McDowell outlasts Jaidee for Matchplay win
Graeme McDowell celebrated his second success in three tournaments to become the first Irish-born winner of the Volvo World Match-Play Championship in Bulgaria.
McDowell helped put the former Communist stronghold on the golfing map with a tactical 2&1 defeat of Thailand’s Thongchai Jaidee in superb cloudless conditions at the Thracian Cliffs course.
The new world number seven had been 2 down after four holes but seized on the 43-year old former Thai paratrooper tiring near the turn and then displayed the stubbornness and determination that’s made him such a feared Ryder Cup competitor.
McDowell won three of four holes from the 12th to close out the match with a par on the 17th and a year after losing to Nicolas Colsaerts in last year’s final in Spain.
McDowell, who captured his second event in three starts, now joins some of the greats of the game in getting his name on the gleaming trophy but the very first from the Emerald Isle after Padraig Harrington had lost the 2001 final.
Graeme McDowell with the 2013 Volvo World Matchplay Championship trophy (Credit: Volvoingolf/www.golffile.ie)
“It’s always fun to be the first Irish name on any trophy and the names on this trophy are just phenomenal Els, Westwood, Montgomerie, Ballesteros, Norman, Lyle, Faldo, Player and Palmer,” said McDowell who had been runner-up in Spain a year ago.
“It’s just crazy stuff the names of the greats in the game on the trophy and to thrust yourself into that company is pretty special, and Irish golf is certainly carving niche in world golf at the minute.”
“There’s also a curly-haired kid who is pretty good, so anytime I can do something before he does it is never a bad thing, and the good thing is that every time he looks at the US Open trophy he’s got to look at my name above his.”
McDowell had beaten South African Branden Grace 3&2 in the morning to reach the final and walked off the 17th some four hours later still looking razor-sharp having played 99 holes over the four days.
McDowell collected a first prize cheque for €800,000 that’s taken him to the lead in the Race to Dubai.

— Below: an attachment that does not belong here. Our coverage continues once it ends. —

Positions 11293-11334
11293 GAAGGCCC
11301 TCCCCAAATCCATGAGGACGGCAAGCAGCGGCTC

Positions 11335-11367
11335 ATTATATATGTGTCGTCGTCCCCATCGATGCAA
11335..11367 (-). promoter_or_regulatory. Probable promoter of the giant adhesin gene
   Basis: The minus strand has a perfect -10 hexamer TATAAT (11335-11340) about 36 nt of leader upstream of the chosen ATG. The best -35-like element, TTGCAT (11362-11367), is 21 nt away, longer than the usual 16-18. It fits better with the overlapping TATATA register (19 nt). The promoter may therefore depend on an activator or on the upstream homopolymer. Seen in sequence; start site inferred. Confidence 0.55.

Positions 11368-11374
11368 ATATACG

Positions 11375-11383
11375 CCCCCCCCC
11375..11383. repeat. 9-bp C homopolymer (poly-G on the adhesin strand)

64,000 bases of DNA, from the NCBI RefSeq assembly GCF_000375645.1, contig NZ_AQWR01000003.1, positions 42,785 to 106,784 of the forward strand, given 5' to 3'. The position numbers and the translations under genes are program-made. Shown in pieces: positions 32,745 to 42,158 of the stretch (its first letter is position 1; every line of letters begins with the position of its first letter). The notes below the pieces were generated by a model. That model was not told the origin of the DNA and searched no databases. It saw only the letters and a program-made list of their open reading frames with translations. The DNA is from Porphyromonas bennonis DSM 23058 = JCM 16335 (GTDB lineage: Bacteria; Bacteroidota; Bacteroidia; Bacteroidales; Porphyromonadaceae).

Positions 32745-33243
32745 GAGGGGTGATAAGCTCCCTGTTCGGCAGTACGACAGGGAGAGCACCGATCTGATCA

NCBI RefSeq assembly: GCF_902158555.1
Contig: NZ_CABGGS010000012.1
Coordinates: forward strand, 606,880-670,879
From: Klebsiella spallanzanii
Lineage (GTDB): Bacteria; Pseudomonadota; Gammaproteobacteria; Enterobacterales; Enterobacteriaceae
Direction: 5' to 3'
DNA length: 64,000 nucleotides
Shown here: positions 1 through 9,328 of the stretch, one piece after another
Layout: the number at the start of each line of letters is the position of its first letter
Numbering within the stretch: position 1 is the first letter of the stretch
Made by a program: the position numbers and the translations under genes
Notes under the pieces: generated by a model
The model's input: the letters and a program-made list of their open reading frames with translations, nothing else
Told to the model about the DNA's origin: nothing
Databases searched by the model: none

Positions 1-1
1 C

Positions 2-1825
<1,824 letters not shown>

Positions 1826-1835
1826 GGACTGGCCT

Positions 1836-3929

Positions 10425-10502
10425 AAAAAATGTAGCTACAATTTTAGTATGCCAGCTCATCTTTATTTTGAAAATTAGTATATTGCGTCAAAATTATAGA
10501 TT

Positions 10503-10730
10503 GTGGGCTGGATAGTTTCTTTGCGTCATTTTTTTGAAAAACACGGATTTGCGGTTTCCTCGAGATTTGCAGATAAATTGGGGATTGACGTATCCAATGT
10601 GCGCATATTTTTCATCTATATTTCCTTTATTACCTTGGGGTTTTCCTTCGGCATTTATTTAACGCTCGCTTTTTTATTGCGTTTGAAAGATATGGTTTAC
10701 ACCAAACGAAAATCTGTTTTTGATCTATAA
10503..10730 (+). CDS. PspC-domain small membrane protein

And after declaring at the prize presentation ‘I’ve also managed to discover Bulgarian red wine and it’s very, very good’ he was soon handed a litre bottle of local Terra Tangra estate red.
McDowell’s only fear now heading to this week’s flagship BMW PGA at Wentworth is his results in recent tournaments.
“I’ve now gone missed cut at the Masters, winning Hilton Head, missed cut at the Players and now winning here in Bulgaria so it does not go all that well for Wentworth this week,” he added.
“But then my next tournament after Wentworth is the US Open, so I’ll be happy to take right now missed cut and win (smiling).”
But after one of the best starts to a new season in his 11-year pro career, McDowell’s caddy of seven years, Ken Comboy is concerned McDowell could head to next month’s US Open with his expectations sky high for a US Open success.
McDowell responded: “Ken is right is say that as he’s very smart and he’s seen great players go into Majors over-expecting and under-delivering, and that’s why he’s been on my bag next month for seven years and for that reason.”
“So I’ve now got one event before the US Open and you could say I’m in the form of my life, and going to a US Open where my record speaks for itself, but you can never, never, ever get ahead of yourself in this game.”
“As soon as you think you have it nailed, this game kicks you hard and I have learned to realise that and looking to control my expectations going into the Majors.”
Jaidee was very gracious in defeat and securing the biggest prize cheque of his European Tour career of €400,000 and some €28,000 more than victory in last year’s Wales Open.
The Thai golfer, who had defeated South African Branden Grace to reach the final, has jumped 24 places to seventh on the Race to Dubai.
“I am very happy and had a very good week,” said Jaidee.
“I made only one mistake in the final on the 14th hole after a poor drive. But it was a good tournament for me. My game is very solid.”
“I came here of course to win and to come second I am very proud and satisfied, as it is a good result for me.”
“I did get very tired this afternoon but more importantly I enjoyed the tournament, and I enjoyed coming here for a first time in my career to Bulgaria.”